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F is for the Fable of Frankenstein

“I saw the pale stu­dent of unhal­lowed arts kneel­ing beside the thing he had put together. I saw the hideous phan­tasm of a man stretched out, and then, on the work­ing of some pow­er­ful engine, show signs of life, and stir with an uneasy, half vital motion. Fright­ful must it be; for SUPREMELY fright­ful would be the effect of any human endeav­our to mock the stu­pen­dous mech­a­nism of the Cre­ator of the world.” (Mary Shel­ley, 1816)

Did you know that it was from this dream that a twenty-one-year-old girl would be inspired to write a story about a crea­ture cre­ated by a man named; Dr. Frankenstein?

Marymary_shelley; author of “Frankenstein or the Modern Prometheus, and her hus­band, the writer; Percy Bysshe Shel­ley, were sit­ting around in a Sum­mer man­sion invent­ing ghost sto­ries to scare each other. At that time period, great inven­tions were tak­ing place in the med­ical field, such as “gal­vanism.” Gal­vanism; which is now known as “elec­tro­phys­i­ol­ogy” is the con­trac­tion of a mus­cle that is stim­u­lated by an elec­tric cur­rent. A sci­en­tist by the name of Luigi Gal­vani was using these elec­tri­cal shocks to see if he could ani­mate an ani­mal that he had dissected.

Mary was both fas­ci­nated and repelled by this prac­tice. She had told her hus­band that “play­ing God” was sim­i­lar to the Greek myth of Prometheus.

Prometheus was the son of the gods Iape­tus and Cly­mene, both Titans. The Titans, led by Cronos, were the orig­i­nal rulers of the uni­verse; they were later over­thrown by the Olympians, led by Zeus. The name Prometheus was formed from the Greek pro (before) and meters (think­ing); thus, his name means fore­thought. He is asso­ci­ated with the cre­ation of man from earth and water and with the bestowal on the man of gifts that made him supe­rior to ani­mals. After the Olympians became the supreme rulers of the uni­verse, Prometheus con­tin­ued to look out for the wel­fare of human beings. (Franken­stein. (2010) Retrieved August 24, 2010, from http://en.wikipedia.org/wiki/Frankenstein
Last, First. (2010) What is the uni­ver­sal mean­ing of Mary Shelley’s Frankenstein? -)

Gothic and “roman­tic” lit­er­a­ture was in vogue. Both Mary and her hus­band loved to be fright­ened with grue­some sto­ries. After Mary had the dream of the begin­nings of Franken­stein, she send her book anony­mously because the Gothic genre was reserved for men. Women were con­sid­ered “too del­i­cate” for such dark works. When the book came out it cre­ated such a stir that the pro­fes­sion of “body-snatching” (steal­ing corpses of the newly dead from ceme­ter­ies) rose to a new level. Doc­tors and Sci­en­tists who had already heard about gal­vanism wanted to see if it was pos­si­ble to re-animate a dead body back to life. Experimenting with Galvanism and re-animation of corpses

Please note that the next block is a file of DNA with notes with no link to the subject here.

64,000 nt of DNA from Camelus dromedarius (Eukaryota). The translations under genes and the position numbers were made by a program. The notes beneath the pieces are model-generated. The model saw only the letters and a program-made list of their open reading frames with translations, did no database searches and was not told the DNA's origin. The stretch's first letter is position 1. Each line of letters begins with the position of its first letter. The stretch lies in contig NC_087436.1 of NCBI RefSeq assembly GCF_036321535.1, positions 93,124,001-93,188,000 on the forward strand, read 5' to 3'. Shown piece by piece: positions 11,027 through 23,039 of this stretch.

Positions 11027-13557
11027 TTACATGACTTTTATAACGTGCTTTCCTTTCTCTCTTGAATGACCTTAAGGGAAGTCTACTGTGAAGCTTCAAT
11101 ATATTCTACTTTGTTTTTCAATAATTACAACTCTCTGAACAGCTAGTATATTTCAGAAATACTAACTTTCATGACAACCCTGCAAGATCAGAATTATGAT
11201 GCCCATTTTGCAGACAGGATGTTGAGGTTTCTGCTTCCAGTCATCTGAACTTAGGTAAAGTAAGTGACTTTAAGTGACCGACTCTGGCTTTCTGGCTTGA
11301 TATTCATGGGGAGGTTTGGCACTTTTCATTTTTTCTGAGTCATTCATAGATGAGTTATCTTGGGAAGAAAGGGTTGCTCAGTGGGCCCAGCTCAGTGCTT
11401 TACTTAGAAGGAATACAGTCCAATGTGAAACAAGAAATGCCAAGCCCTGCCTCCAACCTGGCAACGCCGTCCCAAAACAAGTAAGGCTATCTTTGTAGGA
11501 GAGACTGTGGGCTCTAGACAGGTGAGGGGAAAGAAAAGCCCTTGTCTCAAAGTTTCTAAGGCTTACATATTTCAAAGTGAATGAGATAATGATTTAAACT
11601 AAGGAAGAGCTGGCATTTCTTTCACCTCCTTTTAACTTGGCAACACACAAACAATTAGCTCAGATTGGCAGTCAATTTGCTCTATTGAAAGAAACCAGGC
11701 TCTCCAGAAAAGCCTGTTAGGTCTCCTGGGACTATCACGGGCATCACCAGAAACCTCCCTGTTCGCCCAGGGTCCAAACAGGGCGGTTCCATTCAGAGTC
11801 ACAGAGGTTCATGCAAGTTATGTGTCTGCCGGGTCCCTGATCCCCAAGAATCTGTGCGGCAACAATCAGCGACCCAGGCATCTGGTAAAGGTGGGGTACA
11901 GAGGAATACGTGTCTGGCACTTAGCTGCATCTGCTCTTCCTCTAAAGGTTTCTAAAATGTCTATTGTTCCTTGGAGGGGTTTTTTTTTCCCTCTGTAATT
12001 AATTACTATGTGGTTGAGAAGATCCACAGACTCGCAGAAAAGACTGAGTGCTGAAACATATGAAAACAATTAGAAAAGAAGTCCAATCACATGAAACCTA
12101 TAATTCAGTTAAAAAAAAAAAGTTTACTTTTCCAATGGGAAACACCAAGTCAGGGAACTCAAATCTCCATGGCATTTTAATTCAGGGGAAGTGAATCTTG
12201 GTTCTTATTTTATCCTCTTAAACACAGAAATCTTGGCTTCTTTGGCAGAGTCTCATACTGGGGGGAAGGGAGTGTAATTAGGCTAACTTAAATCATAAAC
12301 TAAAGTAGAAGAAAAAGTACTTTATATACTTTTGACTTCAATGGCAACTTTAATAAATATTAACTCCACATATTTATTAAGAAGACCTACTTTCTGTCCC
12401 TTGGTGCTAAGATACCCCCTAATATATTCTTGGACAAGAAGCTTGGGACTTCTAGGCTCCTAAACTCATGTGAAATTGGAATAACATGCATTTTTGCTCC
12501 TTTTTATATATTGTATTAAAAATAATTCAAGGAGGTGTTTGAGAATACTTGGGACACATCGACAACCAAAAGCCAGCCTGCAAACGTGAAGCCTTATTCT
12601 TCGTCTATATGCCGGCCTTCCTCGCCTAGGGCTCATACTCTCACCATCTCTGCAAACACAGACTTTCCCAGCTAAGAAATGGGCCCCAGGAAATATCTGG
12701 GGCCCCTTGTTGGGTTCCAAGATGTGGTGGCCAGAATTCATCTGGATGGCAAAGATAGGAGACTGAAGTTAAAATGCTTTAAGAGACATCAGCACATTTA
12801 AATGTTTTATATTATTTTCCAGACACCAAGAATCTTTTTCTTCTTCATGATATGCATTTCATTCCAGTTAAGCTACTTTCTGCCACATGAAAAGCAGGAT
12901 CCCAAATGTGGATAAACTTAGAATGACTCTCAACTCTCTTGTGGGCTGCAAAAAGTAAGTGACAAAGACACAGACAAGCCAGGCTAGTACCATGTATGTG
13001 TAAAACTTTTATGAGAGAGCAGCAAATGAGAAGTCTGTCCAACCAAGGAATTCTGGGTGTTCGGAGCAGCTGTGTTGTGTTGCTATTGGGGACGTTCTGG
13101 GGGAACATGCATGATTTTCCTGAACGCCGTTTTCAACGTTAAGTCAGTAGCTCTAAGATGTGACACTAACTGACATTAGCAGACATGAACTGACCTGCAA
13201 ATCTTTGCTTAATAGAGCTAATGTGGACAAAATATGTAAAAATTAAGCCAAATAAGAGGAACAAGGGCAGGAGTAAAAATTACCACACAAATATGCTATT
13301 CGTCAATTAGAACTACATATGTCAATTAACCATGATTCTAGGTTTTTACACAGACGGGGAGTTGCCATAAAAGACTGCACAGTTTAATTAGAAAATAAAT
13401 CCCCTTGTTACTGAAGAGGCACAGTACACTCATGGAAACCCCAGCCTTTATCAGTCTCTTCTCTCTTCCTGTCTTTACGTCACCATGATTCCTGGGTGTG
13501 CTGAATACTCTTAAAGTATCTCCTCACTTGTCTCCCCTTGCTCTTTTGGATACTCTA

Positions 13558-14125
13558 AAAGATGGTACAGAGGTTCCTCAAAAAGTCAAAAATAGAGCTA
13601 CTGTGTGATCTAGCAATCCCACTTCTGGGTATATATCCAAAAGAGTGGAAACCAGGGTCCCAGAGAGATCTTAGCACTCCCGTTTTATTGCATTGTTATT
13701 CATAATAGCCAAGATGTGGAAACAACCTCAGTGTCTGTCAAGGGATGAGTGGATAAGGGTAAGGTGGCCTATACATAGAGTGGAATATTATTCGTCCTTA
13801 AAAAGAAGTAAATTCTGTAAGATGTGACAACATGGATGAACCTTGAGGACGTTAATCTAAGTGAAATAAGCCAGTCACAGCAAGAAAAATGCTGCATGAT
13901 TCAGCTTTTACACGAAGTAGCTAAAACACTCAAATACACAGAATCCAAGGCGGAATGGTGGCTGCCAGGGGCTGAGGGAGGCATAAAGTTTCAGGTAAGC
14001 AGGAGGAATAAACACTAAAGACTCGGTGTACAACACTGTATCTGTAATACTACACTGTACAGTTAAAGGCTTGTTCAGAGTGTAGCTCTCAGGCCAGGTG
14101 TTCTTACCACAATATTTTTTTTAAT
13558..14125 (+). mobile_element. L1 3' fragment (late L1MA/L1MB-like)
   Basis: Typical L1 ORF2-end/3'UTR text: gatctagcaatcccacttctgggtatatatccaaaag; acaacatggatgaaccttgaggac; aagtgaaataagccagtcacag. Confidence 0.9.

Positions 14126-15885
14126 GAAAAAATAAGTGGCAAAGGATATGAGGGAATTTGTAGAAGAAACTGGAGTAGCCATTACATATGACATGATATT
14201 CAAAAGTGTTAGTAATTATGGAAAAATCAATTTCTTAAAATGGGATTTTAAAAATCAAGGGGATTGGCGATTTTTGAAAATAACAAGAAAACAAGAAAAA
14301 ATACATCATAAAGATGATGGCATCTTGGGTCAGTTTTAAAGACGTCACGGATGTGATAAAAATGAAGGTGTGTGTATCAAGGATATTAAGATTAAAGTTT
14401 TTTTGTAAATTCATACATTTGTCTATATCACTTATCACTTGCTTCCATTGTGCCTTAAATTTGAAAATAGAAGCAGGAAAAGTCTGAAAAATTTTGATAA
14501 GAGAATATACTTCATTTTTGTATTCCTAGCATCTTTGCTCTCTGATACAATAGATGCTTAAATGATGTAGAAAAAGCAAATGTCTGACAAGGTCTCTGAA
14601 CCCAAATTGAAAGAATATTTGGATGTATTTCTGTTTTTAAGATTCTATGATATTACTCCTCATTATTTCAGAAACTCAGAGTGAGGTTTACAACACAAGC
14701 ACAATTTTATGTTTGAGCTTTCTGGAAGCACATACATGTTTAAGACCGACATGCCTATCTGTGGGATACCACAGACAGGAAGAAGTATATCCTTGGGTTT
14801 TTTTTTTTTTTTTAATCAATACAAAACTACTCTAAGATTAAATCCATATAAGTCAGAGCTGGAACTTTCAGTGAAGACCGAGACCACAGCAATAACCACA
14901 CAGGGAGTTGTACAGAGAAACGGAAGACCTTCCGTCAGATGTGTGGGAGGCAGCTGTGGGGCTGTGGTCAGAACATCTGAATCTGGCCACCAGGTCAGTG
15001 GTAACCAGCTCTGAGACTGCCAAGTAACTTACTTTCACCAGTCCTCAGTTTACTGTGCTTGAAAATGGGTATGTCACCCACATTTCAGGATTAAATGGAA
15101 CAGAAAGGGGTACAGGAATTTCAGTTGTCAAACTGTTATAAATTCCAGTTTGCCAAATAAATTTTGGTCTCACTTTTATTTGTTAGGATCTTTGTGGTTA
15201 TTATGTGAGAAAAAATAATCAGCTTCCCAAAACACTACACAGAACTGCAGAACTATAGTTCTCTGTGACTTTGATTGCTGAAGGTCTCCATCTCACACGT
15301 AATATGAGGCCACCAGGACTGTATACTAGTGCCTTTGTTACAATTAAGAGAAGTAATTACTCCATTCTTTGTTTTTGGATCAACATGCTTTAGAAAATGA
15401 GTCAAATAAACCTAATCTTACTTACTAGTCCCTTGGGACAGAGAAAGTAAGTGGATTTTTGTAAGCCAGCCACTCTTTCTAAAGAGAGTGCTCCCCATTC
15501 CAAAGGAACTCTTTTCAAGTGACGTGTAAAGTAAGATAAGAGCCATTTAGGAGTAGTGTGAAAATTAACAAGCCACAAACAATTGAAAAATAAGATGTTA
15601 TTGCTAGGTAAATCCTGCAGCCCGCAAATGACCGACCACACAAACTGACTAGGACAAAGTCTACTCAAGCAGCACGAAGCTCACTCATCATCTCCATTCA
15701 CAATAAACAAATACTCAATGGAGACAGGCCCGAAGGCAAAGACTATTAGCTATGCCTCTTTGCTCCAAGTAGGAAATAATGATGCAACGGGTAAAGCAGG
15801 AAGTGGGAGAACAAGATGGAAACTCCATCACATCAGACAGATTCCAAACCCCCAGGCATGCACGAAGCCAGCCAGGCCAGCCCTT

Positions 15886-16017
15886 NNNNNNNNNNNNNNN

They missed the whole warn­ing mes­sage of Mary’s book. Another mes­sage that Mary strongly con­veyed was the tragedy of Dr. Frankenstein’s crea­ture when he became alive.

The mon­ster has often been mis­tak­enly called “Franken­stein.” In 1908 one author said “It is strange to note how well-nigh uni­ver­sally the term “Franken­stein” is mis­used, even by intel­li­gent peo­ple, as describ­ing some hideous mon­ster.“
Franken­stein. (2010) Retrieved August 24, 2010, from http://en.wikipedia.org/wiki/Frankenstein#cite_note-11

If you’ve seen any of the hun­dred or so odd movie ver­sions of “Franken­stein” or read the orig­i­nal book; then you know of the tor­ture and the sad­ness the mon­ster experienced.

“ALL MEN HATE the wretched; how, then, must I be hated, who am mis­er­able beyond all liv­ing things! Yet you, my cre­ator, detest and spurn me, thy crea­ture, to whom thou art bound by ties only dis­sol­u­ble by the anni­hi­la­tion of one of us. You pur­pose to kill me. How dare you sport thus with life?” (Franken­stein; 1818)

And so one of the great­est mod­ern day fables illus­tratedfrankenstein-Boris-Karloff the down­falls of mankind when hubris out­weighs humil­ity and con­scious­ness. Mary was never against sci­en­tific dis­cov­ery and explo­rations, she was fear­ful of how far peo­ple would take for the sake of “science.”

I’m end­ing this post with a video set to mod­ern day music of Dr. Franken­stein and his Creature.

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